(Image regards: www.cloverpop.com)
Like-Minded Approach to Product Development
Despite the fact that women make up over half of the population, there are only a few women in the tech business who can influence consumer product design. When it comes to designing goods for women, men are less likely to understand their needs.
More females occupying roles in information technology leads to improved organizational outcomes. As technology advances, companies will be better equipped to represent women and their needs as customers. The growing consumer base and where they choose to spend their money could have a big impact on the companies’ success. Consumers who identify as men can benefit from gender diversity in the tech industry just as much as consumers who identify as women. Gender equality in the business can benefit consumers who identify as women while also potentially boosting the economy.
More Role Models
Being a woman in IT isn’t always easy, and being the only woman in the boardroom can put you under a lot of stress. By celebrating female tech leaders, it will potentially motivate more females to follow their interests and professions in tech, thereby boosting the hiring pool diversity. Strong role models of other successful women can ensure young girls that women have a seat at the table so they can engage males on the topic of gender equality.
Future of Women in Tech: How Can You Make it Better?
At the current rate of progress, it is anticipated that closing the gender gap completely will take until 2133. In 2030, 1.6 million young women are estimated to enter the IT industry. Many firms are recognizing the benefits of gender diversity in the workplace, and the IT industry is no exception. A larger talent pool, a diversity of perspectives, improved recruitment and reputation (85% of female millennials say having an employer with a strong record on diversity is important to them), and increased profitability are some of the most visible benefits from the employer’s perspective (according to McKinsey, the most gender-diverse companies are 21 % more likely to experience above-average profitability).
(Image regards: www2.deloitte.com)
But that isn’t enough; women continue to remain underrepresented in technology. To address this:
- People must be educated about technology and its role in shaping the world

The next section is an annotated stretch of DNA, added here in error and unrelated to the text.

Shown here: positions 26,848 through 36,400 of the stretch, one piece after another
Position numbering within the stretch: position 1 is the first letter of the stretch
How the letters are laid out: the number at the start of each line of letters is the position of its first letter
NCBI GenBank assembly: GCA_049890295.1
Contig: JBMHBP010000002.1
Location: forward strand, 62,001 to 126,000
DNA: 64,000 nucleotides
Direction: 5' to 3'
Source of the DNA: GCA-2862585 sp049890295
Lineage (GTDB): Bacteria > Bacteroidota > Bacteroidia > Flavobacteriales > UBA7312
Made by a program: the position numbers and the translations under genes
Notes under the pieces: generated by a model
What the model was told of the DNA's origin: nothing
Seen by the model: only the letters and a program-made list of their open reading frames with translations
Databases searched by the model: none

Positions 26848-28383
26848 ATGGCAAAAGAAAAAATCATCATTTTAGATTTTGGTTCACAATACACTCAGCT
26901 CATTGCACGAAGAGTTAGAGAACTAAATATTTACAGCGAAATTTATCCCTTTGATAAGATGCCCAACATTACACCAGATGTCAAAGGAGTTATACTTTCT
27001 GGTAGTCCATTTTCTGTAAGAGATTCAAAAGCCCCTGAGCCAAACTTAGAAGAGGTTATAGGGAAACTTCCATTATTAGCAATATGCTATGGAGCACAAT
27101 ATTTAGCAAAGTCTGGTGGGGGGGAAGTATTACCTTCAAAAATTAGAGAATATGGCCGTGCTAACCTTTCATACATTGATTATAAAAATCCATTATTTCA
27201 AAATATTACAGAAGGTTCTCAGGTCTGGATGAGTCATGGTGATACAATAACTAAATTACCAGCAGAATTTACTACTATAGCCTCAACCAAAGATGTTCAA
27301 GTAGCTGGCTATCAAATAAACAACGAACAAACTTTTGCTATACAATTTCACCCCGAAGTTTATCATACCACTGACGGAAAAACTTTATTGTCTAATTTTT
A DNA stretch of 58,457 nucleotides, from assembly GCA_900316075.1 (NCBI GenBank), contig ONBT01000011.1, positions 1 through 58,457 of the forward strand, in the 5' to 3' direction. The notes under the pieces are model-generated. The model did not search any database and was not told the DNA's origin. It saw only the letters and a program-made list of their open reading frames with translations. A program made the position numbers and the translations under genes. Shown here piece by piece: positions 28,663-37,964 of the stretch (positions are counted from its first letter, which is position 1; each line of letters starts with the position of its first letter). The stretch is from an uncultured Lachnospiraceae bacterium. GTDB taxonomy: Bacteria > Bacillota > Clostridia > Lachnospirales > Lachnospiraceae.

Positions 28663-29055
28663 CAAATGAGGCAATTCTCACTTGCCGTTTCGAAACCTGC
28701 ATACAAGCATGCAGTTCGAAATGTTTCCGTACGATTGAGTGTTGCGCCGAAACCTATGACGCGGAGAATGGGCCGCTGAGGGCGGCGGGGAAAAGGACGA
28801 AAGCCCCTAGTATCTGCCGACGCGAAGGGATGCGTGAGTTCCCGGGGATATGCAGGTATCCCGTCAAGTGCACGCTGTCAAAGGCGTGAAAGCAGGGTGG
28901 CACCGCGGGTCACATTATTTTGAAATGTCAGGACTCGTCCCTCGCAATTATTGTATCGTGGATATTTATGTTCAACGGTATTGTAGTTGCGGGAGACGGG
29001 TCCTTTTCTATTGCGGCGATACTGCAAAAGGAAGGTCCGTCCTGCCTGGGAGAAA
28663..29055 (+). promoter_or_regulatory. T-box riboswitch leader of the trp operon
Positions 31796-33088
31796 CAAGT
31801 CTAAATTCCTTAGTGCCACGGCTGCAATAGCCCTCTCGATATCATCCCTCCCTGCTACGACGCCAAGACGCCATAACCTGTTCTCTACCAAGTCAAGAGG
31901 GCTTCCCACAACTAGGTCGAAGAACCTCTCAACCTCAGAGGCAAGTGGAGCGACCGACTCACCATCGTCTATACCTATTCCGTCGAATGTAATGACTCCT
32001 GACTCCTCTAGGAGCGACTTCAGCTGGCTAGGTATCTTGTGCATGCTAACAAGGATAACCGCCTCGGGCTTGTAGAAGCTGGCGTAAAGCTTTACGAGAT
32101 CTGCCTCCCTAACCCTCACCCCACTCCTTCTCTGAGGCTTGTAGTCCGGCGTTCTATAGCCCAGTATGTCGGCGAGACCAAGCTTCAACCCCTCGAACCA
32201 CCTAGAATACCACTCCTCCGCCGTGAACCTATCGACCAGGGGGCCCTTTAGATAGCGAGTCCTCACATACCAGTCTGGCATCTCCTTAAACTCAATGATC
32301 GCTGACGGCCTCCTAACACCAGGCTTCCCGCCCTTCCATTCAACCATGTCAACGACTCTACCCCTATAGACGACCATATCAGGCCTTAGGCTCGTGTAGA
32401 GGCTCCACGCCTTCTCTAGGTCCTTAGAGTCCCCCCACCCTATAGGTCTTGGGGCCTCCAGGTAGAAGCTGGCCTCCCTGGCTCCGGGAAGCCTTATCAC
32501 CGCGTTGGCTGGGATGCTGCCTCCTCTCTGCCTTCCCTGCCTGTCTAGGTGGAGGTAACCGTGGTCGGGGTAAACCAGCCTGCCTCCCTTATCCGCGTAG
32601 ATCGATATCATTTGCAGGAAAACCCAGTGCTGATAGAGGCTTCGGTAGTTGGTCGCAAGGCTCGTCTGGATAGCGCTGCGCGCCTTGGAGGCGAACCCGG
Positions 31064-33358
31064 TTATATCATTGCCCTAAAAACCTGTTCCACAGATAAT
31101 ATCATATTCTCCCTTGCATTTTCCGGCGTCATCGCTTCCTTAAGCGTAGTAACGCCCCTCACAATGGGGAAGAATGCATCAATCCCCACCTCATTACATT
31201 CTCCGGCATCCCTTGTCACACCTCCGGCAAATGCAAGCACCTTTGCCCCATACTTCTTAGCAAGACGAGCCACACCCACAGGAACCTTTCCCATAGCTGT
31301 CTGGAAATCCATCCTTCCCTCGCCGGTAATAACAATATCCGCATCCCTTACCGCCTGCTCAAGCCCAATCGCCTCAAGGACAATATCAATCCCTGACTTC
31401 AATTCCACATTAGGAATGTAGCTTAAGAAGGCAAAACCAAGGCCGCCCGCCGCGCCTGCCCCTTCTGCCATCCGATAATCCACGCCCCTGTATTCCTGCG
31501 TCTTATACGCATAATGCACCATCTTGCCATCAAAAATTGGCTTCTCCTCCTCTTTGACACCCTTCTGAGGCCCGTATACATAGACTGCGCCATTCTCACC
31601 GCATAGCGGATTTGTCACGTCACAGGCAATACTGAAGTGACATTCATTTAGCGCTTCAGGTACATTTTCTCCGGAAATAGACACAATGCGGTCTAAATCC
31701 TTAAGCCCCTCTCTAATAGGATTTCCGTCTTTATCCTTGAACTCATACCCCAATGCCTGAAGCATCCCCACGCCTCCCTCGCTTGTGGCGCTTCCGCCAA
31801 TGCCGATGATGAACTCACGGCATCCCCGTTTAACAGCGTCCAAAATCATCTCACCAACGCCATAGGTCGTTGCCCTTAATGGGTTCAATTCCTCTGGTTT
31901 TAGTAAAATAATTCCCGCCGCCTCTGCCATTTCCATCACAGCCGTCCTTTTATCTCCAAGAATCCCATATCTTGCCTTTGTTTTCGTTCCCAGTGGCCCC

- Increase access to tech careers, raise the visibility of female role models in the industry
- Level the playing field for women so that they can reach their full potential
- End damaging dialogues that perpetuate the stereotype that tech is only for men
Forcing women to work in tech is likewise not a realistic solution. Rather, it should be a campaign to raise awareness of the current situation, highlight the opportunities for development, and promote the benefits of gender diversity. Having support and recognition for what women bring to the technology table should assist in gradually but steadily closing the gender gap.
Our lives are increasingly globalized, and technology has an impact on everything we do. It influences how we go about routine chores like shopping and banking. It has an impact on how we learn, interact with others, and process news and information. Many still believe that positions in the IT industry are just for men. “After all, men are capable of thinking critically.” Women are driven by their emotions and lack the ability to work with mathematics. For decades, this type of misconception has been reinforced in our society, widening the gender gap in the IT business.
Fortunately, there are clear developments in this area, and women demonstrate that gender has nothing to do with their expertise in a certain sector. It frequently affects who has access to resources and opportunities. Technology has the potential to be a tremendous equalizer, but only if it is driven by diverse and mindful producers. Gender equality and diversity must also be seen as a way for businesses to improve their performance. We cannot rely on time alone to solve this issue; we have work to do if we are to #breakthebias.
Cheers, Women’s Day wishes!!